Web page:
The play was put on at BYU, then halted out of concerns that it would cause members to martyr themselves resisting communist eastern european governments.

    Rogers went on to become a branch president in the missionary training center and to do other plays, including one on L. of Arabia’s last day. He is a great guy (or was when I met him).

    In a twist of fate, a communist readers theater in San Francisco put the play on and it became a leftist cult classic.

    Great play. Utah Holiday Magazine ran a story about the true story, including that the branch president relocated to Salt Lake and Hubner was reinstated as a member.

    • Mark says:

      The play was burried by Thomas Monson who didn’t like the way it cast an unfavorable light on the church. Contemporary LDS policy regarding the Third Reich is embarrassing. My 17 year old son and I stood in the execution chamber where Helmuth was beheaded. It’s honestly an insult to his memory that the kibosh was put on the play in the 70s.

  6. john f. says:

    Zach, that’s an interesting point, but it might be a little harsh on people who complain about the “I know that God lives”-type testimonies. Rather than presuming that they haven’t been forced to rely on their faith, which I think likely isn’t true, I think it just stems from an over-intellectualization of something that is by nature not intellectual but rather irrational, i.e. faith and testimony.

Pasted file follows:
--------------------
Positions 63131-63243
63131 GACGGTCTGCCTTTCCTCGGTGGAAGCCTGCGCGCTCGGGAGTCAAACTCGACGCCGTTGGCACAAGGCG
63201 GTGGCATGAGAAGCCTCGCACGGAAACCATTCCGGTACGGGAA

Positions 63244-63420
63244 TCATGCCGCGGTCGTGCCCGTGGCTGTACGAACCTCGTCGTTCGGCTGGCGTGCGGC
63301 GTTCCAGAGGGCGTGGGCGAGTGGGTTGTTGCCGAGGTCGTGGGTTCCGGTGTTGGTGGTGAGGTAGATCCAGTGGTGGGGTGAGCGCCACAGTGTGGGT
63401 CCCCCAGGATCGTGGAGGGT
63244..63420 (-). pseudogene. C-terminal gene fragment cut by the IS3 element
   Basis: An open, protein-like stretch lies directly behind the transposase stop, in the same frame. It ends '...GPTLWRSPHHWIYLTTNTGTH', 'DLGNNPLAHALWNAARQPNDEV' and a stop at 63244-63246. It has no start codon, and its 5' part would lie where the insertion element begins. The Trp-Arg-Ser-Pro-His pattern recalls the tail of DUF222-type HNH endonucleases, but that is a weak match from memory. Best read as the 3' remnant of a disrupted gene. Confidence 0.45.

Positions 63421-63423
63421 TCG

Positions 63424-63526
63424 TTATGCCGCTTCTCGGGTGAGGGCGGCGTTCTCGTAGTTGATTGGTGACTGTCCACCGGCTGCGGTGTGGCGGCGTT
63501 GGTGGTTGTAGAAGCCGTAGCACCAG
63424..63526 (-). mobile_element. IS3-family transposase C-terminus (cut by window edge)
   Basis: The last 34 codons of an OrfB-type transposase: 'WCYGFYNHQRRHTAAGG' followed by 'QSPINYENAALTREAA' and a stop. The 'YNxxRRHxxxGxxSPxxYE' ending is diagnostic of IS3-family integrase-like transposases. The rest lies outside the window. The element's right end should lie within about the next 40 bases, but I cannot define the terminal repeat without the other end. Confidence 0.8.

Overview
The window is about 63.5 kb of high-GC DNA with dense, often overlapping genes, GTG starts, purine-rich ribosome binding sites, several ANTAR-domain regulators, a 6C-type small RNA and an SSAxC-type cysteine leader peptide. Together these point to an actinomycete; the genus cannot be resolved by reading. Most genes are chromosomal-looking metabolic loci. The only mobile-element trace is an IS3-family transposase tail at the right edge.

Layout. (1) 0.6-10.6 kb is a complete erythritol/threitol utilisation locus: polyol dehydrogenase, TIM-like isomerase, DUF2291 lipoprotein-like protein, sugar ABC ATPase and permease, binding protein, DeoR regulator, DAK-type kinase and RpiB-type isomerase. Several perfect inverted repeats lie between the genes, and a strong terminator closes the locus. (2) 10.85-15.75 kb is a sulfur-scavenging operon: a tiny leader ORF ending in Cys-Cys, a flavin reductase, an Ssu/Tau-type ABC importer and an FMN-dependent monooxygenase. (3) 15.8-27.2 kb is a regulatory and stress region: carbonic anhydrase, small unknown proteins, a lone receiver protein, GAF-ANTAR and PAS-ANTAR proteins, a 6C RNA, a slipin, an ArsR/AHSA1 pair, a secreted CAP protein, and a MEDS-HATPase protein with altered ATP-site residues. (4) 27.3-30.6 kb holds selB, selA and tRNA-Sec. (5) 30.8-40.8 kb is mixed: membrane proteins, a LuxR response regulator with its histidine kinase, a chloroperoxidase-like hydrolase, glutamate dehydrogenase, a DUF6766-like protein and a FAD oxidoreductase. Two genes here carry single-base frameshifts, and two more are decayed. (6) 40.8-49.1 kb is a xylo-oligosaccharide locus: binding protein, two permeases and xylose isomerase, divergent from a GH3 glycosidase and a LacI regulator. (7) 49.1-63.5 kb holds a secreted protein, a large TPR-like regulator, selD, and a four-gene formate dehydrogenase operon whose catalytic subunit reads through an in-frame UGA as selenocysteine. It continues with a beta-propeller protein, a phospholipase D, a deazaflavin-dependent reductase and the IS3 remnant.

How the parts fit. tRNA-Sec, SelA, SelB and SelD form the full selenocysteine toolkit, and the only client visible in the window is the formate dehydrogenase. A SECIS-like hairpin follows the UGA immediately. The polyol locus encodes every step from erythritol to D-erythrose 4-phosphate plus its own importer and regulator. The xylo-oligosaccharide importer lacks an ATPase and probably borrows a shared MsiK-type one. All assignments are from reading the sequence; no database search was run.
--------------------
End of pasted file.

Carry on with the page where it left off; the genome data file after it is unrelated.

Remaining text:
7. Dave says:

    Nice post, John. That young man was truly a hero under the most trying of circumstances. I have always admired others like Marc Bloch and Dietrich Bonhoeffer who died under similar circumstances. But it requires more courage, I think, for relative nobodies who will likely never be noticed by future historians to hold true to their principles and beliefs, and make the ultimate sacrifice.

  8. Bit of skating there around the role of the Branch President, Arthur Zander, protecting his congregation.. he was actually a Party Member and did not need to be,, in modern parlance, Helmuth was hung out to dry. Did he need to be excommunicated? Did the Gestapo come around in the dead of night asking for this final insult? Hmmmmm..